10:12 GMT27 January 2020
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    YEREVAN (Sputnik) - The snap parliamentary elections were held in Armenia on Sunday for the first time in the country's history. Earlier in the day, CEC Chairman Tigran Mukuchyan announced that the turnout in the elections totaled 48.63 percent.

    Acting Armenian Prime Minister Nikol Pashinyan’s My Step Alliance won the country's snap parliamentary election with over 70 percent of the vote, the Central Election Commission said  Monday after 100 percent of ballots were counted.

    "The My Step bloc received 884,400 votes which accounts for 70.45 percent. The Prosperous Armenia party is second with 8.37 percent of the vote (103,800). The Bright Armenia party is third with 6.37 percent of the vote (just over 80,000)," the commission said in a statement on its website, having counted ballots from all 2,010 polling stations.

    The front-runners for parliamentary seats reportedly stand for the development of relations with Russia. The alliance of acting Prime Minister Nikol Pashinyan promises to ensure further development of relations with Russia based on equality and mutual respect for national interests.

    Meanwhile, Armenia's former ruling Republican Party for the first time failed to cross the 5-percent threshold to get into the country's parliament, having ensured only 4.7 percent of the vote. The Republican Party had seats in all successive parliaments from 1995 until now.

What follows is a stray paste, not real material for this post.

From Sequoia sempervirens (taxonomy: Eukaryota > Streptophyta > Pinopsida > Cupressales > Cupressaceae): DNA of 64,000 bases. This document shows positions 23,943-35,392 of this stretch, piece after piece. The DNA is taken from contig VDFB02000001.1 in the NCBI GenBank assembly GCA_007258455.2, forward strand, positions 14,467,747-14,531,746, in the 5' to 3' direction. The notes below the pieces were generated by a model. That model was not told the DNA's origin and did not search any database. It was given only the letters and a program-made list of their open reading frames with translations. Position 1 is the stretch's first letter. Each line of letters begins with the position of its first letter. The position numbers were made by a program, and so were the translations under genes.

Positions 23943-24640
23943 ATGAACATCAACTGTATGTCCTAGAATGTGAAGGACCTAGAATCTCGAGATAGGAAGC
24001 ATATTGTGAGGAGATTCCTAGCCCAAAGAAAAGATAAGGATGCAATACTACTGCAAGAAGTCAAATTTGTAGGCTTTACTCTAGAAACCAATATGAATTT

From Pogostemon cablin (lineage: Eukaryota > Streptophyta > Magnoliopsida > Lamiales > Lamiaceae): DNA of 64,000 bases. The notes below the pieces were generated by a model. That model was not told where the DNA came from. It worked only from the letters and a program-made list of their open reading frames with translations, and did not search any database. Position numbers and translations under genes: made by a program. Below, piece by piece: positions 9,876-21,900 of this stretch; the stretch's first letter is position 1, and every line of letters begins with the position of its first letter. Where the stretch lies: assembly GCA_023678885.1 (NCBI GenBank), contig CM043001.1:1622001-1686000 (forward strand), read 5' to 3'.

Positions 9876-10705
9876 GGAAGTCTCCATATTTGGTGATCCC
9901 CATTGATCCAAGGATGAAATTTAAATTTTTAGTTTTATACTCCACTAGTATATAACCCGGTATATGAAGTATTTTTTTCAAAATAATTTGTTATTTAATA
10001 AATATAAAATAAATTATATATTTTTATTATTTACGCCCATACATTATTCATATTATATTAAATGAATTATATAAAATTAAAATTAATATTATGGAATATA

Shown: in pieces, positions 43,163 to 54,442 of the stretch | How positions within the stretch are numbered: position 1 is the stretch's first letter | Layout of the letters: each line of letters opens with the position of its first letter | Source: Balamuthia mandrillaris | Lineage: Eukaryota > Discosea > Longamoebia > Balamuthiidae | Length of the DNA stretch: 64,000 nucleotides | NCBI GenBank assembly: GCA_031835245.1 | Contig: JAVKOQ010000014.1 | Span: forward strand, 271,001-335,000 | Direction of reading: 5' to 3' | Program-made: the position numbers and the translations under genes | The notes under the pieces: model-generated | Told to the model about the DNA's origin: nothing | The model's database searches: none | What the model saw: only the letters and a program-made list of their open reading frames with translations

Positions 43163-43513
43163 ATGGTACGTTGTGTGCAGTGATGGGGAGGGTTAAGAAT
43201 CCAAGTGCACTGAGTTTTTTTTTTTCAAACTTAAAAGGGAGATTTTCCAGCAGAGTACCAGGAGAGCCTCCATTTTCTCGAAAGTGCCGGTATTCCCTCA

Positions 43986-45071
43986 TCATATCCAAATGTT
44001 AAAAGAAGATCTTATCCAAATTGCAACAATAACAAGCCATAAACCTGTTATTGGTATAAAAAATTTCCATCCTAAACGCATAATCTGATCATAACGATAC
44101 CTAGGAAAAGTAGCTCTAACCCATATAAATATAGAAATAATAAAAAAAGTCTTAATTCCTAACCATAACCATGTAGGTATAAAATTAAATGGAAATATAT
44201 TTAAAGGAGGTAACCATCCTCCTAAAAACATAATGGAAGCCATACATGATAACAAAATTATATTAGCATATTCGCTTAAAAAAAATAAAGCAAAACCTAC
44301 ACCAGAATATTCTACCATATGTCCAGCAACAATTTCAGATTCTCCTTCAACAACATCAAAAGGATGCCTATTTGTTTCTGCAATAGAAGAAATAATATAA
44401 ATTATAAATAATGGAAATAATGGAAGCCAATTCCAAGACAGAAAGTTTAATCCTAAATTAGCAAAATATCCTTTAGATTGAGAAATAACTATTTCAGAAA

The Armenian police have received 144 reports of suspected irregularities during the Sunday snap parliamentary elections, the chief of the inspection department of the country’s police said.

    READ MORE: Pashinyan Invites Renowned US Economist to Restore Armenia’s Economy

    “On the election day, the police have registered 144 reports, including 58 of them reporting offenses and 86 others not containing obvious indications of crime, but which are subject to verification,” Col. Ashot Sargsyan said at the Central Electoral Commission (CEC)’s briefing.

    On November 1, the country's president signed a decree to dissolve the parliament after Prime Minister Nikol Pashinyan, who is seeking to refresh Armenia's political system, resigned in late October in order to give a formal reason for the dissolution of the parliament and thus force early elections.

    READ MORE: Kremlin Hopes Alliance With Armenia Remains Principle for Both Countries


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